On the opposite end of the scale are those who say no, it’s nothing like that, you have to read it in context. It’s all about the destruction of the Temple in 70 AD and the persecution of the early Christians. It was a call to the disciples to remain faithful no matter what happened.


And then there are those who say it can’t be about the second coming because the disciples didn’t even know about the first coming yet, they hadn’t witnessed Jesus death and resurrection, so how could there be a second coming? Was Jesus talking about his death and resurrection, or what?


Those are just a few of many interpretations put on this passage, so where do we begin, what should we think?

It’s useful to first look at the context. Palm Sunday, Jesus’ triumphal entry into Jerusalem was a couple of chapters back, then the parables about the kingdom, some of which we have studied in recent weeks, then Jess’ condemnation of the Pharisees and scribes hypocritical religiosity. All things leading inexorably to Jesus’ trial; and death.

For the disciples, they had seen the triumphal entry, their Jewish scriptural background and expectations of an all-conquering Messiah who would re-establish the Jewish nation would have been in the back of their minds. They were expecting great things.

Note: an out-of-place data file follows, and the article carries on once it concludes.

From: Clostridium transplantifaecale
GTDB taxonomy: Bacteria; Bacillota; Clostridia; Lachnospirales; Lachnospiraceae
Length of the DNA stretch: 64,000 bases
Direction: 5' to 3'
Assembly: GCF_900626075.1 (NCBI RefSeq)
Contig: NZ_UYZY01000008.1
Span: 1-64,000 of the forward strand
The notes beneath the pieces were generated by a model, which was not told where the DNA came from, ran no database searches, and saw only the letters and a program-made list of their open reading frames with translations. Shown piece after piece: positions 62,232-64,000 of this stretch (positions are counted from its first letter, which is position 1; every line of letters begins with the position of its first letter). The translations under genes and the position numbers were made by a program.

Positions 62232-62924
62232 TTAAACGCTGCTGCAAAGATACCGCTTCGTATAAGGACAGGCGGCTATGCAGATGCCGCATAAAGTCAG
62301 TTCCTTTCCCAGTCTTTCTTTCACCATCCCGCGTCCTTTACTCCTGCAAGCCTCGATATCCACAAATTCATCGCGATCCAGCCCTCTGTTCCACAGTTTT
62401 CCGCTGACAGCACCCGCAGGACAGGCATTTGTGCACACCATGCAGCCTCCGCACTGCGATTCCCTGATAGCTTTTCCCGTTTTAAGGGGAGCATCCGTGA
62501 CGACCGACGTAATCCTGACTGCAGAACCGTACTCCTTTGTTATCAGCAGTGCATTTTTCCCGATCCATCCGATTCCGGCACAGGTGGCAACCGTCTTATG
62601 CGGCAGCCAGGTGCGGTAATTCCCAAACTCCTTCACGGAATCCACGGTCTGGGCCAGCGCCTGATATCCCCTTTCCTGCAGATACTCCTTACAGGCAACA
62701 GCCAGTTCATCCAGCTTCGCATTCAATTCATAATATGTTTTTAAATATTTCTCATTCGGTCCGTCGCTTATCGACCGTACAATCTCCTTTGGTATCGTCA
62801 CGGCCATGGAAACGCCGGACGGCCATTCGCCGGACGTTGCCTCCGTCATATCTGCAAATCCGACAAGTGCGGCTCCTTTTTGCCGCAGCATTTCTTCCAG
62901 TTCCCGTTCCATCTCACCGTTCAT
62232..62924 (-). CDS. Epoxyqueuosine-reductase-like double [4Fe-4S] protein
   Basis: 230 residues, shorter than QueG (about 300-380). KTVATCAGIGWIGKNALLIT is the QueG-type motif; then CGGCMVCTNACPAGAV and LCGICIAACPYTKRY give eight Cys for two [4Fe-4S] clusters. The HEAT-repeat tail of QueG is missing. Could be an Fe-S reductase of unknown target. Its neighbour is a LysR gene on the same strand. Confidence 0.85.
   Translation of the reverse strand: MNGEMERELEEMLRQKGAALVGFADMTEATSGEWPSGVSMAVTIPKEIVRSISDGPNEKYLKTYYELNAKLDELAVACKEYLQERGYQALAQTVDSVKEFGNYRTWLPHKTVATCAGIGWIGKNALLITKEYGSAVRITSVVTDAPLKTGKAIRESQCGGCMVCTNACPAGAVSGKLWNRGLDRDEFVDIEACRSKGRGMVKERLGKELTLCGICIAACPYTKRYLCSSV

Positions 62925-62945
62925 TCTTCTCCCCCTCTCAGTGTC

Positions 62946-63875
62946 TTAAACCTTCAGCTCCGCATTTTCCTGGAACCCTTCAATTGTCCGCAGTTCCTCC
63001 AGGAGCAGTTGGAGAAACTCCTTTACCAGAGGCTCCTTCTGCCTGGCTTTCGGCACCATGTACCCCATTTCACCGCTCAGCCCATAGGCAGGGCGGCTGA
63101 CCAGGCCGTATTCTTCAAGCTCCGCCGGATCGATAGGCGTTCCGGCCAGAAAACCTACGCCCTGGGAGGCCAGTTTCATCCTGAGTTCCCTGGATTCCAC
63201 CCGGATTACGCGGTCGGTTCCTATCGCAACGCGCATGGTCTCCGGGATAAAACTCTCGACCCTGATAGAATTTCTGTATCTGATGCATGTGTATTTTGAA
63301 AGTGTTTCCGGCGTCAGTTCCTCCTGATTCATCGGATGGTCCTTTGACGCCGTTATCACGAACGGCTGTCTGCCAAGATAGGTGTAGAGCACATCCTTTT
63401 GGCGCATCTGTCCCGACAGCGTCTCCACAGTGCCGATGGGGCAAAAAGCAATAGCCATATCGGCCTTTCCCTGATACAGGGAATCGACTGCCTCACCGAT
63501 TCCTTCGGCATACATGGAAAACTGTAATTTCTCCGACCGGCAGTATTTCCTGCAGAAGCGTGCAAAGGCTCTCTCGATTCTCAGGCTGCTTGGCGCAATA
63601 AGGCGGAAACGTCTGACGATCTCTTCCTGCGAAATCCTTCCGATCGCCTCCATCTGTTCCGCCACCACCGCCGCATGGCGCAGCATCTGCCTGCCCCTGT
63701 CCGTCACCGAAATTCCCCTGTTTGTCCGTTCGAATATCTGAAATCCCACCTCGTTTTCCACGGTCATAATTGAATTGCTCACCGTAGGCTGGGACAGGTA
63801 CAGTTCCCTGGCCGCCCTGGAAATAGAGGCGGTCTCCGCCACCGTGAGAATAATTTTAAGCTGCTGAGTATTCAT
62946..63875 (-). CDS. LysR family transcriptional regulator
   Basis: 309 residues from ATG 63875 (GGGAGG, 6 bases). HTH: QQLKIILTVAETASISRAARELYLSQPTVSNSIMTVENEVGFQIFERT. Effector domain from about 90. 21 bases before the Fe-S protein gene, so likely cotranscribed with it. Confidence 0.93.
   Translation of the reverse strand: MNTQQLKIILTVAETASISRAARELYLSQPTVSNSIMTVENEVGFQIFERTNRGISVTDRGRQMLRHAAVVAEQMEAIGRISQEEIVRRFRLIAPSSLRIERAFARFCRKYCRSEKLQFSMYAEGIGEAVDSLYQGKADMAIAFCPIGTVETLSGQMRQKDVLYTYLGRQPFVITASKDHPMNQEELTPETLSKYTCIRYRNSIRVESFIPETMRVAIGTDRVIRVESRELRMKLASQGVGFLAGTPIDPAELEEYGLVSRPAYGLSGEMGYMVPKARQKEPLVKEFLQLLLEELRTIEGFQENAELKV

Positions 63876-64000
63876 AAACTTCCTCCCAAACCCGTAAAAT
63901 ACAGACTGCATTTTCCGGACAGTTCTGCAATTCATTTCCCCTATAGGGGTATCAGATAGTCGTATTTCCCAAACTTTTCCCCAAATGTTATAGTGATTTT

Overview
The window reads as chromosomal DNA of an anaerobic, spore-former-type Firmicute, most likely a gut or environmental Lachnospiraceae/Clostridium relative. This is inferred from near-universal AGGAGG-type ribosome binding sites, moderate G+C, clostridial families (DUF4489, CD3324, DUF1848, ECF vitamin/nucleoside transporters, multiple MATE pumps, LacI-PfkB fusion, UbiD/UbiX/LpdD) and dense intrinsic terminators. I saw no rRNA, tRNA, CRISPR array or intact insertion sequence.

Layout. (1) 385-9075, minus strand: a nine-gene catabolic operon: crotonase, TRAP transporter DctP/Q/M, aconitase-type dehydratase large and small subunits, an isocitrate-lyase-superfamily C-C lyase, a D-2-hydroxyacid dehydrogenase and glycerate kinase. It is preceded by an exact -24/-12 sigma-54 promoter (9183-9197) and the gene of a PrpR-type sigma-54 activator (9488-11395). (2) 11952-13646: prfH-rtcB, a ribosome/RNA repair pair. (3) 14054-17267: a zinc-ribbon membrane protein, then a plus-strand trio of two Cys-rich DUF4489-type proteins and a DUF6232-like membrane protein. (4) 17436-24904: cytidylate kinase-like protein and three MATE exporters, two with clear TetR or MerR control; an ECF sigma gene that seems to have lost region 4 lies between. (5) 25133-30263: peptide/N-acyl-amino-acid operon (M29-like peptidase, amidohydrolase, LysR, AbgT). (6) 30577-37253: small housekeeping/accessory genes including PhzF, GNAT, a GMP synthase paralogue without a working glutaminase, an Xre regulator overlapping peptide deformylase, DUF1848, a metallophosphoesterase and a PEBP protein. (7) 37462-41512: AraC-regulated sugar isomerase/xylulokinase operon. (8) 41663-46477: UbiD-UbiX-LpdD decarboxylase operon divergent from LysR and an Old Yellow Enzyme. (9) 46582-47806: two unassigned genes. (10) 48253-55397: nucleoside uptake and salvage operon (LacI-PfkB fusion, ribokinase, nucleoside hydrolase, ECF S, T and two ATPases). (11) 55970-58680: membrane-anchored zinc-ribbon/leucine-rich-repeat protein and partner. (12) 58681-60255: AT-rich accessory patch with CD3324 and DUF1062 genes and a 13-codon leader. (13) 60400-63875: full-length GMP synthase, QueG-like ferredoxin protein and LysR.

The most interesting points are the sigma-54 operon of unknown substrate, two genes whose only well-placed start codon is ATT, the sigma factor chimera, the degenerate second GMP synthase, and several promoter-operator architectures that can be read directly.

They are in the Temple, a grandiose magnificent building, maybe imagine something like St Pauls Cathedral or St Peter’s at the Vatican but even grander. And they look around, marvelling to Jesus, “Just look at this, it’s incredible” they say- thinking perhaps that he will come to be Lord of it.


And Jesus effectively replies- “It will be gone, it is nothing”

as he leaves the Temple for the very last time, turning his back on it and taking the path back to Bethany where they were staying, up into the small mountains surrounding Jerusalem.


They take a rest break on the Mount of Olives, where the whole city lay beneath them, the Temple the focal point of their gaze. And the disciples, perhaps silent to this point, raise the question that’s been burning since the temple:

“What do you mean, when will this happen?”